High-content siRNA screening of the kinome identifies kinases involved in Alzheimer's disease-related tau hyperphosphorylation

David O. Azorsa, Ri Lee H. Robeson, Danielle Frost, Bessie M. hoovet, Gillian R. Brautigam, Chad Dickey, Christian Beaudry, Gargi D. Basu, David R. Holz, Joseph A. Hernandez, Kristen M. Bisanz, Leslie Gwinn, Andrew Grover, Joseph Rogers, Eric M. Reiman, Michael Hutton, Dietrich A. Stephan, Spyro Mousses, Travis Dunckley

Research output: Contribution to journalArticlepeer-review

66 Scopus citations


Background: Neurofibrillary tangles (NFT), a cardinal neuropathological feature of Alzheimer's disease (AD) that is highly correlated with synaptic loss and dementia severity, appear to be partly attributable to increased phosphorylation of the microtubule stabilizing protein tau at certain AD-related residues. Identifying the kinases involved in the pathologic phosphorylation of tau may provide targets at which to aim new AD-modifying treatments.Results: We report results from a screen of 572 kinases in the human genome for effects on tau hyperphosphorylation using a loss of function, high-throughput RNAi approach. We confirm effects of three kinases from this screen, the eukaryotic translation initiation factor 2 α kinase 2 (EIF2AK2), the dual-specificity tyrosine-(Y)-phosphorylation regulated kinase 1A (DYRK1A), and the A-kinase anchor protein 13 (AKAP13) on tau phosphorylation at the 12E8 epitope (serine 262/serine 356). We provide evidence that EIF2AK2 effects may result from effects on tau protein expression, whereas DYRK1A and AKAP13 are likely more specifically involved in tau phosphorylation pathways.Conclusions: These findings identify novel kinases that phosphorylate tau protein and provide a valuable reference data set describing the kinases involved in phosphorylating tau at an AD-relevant epitope.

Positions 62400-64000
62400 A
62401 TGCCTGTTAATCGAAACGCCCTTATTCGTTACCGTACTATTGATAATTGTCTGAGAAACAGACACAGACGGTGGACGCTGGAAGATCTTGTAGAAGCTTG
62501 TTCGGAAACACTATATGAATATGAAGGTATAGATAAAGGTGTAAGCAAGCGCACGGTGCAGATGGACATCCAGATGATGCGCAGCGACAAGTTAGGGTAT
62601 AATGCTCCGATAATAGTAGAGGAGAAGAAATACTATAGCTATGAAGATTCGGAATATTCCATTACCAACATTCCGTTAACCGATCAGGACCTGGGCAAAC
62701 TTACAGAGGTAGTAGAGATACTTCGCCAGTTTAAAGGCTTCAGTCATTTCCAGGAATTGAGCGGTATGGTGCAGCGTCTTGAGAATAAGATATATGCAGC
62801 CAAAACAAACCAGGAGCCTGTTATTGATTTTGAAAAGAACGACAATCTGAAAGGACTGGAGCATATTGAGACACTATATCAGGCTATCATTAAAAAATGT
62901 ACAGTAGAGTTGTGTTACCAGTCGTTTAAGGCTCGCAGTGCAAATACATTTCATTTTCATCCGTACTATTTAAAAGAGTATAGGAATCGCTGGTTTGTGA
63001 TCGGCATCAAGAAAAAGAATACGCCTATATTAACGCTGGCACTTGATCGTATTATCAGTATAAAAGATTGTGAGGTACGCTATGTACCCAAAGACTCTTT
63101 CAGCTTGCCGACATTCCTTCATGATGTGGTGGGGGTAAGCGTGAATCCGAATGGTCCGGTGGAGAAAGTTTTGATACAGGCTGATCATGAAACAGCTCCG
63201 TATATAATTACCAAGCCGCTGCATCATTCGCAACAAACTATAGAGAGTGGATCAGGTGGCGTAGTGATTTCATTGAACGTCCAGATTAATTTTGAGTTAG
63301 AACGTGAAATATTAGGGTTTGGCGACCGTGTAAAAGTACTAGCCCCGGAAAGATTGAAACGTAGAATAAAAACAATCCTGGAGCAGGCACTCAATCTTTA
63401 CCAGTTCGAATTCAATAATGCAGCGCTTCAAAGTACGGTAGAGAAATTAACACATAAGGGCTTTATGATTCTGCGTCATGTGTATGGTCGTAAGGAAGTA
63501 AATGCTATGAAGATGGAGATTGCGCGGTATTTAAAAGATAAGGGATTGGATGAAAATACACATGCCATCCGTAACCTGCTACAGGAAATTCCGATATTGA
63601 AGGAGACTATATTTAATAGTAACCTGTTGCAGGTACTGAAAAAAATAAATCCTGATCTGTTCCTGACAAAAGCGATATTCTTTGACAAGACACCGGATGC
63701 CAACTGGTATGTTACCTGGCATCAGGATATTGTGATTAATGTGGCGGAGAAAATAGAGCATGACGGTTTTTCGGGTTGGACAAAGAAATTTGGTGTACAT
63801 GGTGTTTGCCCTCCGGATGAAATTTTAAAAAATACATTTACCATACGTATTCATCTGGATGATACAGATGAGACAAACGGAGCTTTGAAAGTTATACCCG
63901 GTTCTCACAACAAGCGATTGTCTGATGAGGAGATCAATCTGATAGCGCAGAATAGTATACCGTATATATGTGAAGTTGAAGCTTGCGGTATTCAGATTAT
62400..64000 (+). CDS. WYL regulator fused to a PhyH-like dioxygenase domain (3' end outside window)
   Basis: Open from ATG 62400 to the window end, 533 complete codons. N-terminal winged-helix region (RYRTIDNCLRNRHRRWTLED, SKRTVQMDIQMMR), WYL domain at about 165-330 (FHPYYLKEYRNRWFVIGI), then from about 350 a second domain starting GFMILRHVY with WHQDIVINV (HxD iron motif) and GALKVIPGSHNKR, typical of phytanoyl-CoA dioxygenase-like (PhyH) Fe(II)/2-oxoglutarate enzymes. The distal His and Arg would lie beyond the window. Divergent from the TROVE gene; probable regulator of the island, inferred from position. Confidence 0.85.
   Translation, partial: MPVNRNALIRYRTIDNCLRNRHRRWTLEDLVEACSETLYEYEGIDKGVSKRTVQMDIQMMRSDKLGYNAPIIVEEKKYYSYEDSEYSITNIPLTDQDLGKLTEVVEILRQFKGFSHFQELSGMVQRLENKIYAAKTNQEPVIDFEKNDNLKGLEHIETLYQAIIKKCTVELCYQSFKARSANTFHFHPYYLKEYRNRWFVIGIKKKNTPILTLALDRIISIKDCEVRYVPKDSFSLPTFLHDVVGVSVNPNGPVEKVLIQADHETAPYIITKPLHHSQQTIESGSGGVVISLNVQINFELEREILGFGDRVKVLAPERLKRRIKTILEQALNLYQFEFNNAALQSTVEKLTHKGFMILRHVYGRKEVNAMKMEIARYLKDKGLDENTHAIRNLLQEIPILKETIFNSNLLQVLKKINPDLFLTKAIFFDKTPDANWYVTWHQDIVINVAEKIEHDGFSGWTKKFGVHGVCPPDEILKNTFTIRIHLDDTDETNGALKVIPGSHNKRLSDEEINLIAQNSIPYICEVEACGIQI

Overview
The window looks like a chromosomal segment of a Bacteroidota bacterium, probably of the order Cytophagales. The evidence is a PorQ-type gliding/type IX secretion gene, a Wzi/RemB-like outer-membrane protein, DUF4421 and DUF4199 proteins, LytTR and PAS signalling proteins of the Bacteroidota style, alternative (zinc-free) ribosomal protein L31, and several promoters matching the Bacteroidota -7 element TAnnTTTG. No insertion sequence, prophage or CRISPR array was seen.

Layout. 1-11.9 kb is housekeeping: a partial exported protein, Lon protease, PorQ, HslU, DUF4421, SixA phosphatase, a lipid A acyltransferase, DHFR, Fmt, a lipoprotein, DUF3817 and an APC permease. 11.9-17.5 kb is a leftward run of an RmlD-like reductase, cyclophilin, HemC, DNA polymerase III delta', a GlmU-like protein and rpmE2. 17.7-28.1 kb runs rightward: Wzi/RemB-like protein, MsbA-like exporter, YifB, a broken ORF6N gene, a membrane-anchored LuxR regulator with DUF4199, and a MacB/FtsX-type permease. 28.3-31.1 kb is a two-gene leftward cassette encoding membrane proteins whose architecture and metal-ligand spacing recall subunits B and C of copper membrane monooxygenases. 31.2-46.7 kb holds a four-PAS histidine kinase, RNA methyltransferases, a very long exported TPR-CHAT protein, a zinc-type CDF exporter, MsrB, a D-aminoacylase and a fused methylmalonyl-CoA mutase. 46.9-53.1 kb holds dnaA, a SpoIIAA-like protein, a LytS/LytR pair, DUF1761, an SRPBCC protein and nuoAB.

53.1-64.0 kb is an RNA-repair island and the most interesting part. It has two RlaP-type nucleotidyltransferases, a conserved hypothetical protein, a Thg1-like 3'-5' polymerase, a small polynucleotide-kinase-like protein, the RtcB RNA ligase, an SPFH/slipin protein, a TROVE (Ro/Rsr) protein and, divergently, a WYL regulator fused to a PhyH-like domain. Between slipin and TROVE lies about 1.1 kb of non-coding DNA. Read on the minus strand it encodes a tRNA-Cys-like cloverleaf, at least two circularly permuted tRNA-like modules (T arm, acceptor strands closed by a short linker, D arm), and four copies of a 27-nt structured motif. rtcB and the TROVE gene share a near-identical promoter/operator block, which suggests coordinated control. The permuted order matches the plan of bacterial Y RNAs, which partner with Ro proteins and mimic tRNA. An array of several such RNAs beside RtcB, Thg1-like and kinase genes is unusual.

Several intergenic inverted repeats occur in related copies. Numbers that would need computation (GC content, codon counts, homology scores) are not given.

Original languageEnglish (US)
Article number25
JournalBMC Genomics
Issue number1
StatePublished - Jan 12 2010

ASJC Scopus subject areas

  • Biotechnology
  • Genetics


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